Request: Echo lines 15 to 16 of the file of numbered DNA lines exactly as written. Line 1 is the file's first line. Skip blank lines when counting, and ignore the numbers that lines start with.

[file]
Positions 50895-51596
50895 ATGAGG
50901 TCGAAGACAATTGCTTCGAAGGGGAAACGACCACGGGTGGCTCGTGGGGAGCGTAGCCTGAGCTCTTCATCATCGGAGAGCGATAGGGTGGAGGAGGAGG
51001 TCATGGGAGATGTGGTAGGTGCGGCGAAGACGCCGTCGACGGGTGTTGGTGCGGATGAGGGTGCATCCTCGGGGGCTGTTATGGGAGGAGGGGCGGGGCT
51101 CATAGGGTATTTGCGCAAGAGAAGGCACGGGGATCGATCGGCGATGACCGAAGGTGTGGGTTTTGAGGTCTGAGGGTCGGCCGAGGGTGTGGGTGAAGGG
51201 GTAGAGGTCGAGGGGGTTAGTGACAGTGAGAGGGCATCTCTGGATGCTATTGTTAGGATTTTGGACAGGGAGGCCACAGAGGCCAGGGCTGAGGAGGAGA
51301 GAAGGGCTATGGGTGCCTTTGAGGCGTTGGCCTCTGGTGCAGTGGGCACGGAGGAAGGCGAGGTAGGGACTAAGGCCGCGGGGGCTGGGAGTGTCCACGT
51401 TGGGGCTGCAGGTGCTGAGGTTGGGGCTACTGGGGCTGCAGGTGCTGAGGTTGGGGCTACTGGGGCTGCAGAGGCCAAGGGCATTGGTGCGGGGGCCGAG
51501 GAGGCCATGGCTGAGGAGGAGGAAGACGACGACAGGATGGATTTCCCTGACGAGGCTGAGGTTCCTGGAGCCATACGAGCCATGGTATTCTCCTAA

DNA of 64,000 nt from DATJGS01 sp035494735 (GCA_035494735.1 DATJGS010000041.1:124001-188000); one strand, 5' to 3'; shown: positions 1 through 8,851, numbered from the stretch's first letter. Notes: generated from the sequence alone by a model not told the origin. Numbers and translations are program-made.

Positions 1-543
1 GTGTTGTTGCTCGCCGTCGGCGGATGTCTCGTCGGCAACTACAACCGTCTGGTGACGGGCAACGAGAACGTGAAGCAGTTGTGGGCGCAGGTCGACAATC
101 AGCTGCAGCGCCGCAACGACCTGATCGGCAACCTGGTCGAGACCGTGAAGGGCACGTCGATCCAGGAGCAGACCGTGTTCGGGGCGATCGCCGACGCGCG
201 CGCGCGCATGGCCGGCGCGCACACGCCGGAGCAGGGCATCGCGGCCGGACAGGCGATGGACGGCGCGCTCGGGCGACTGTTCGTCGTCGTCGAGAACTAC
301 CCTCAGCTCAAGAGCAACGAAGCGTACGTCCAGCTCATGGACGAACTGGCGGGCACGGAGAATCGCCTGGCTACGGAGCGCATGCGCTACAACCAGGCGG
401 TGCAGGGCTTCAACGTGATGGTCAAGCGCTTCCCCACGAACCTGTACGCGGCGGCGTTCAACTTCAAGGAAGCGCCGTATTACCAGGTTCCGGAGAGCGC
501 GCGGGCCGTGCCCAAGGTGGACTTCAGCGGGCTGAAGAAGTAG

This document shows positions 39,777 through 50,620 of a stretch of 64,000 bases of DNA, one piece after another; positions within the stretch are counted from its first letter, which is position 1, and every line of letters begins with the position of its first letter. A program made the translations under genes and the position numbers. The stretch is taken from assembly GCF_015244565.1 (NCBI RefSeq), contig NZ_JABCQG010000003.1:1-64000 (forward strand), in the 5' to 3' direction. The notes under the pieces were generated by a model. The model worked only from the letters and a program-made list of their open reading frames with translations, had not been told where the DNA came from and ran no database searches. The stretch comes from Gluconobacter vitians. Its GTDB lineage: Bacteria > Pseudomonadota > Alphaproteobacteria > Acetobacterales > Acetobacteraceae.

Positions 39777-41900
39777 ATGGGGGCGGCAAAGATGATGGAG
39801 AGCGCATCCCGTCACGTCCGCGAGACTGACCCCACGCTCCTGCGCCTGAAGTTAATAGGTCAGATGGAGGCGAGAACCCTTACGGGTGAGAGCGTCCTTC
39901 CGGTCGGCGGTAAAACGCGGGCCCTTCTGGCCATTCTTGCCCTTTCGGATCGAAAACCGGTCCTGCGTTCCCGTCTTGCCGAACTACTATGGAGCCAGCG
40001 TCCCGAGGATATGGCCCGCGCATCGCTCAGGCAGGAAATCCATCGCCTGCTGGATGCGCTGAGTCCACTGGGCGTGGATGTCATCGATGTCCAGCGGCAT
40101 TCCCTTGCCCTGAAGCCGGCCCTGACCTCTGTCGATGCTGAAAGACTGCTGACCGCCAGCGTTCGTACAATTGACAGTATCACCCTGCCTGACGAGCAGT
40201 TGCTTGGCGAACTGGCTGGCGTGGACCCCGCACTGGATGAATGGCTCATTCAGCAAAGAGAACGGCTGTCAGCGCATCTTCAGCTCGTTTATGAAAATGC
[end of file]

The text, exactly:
301 CCTCAGCTCAAGAGCAACGAAGCGTACGTCCAGCTCATGGACGAACTGGCGGGCACGGAGAATCGCCTGGCTACGGAGCGCATGCGCTACAACCAGGCGG
401 TGCAGGGCTTCAACGTGATGGTCAAGCGCTTCCCCACGAACCTGTACGCGGCGGCGTTCAACTTCAAGGAAGCGCCGTATTACCAGGTTCCGGAGAGCGC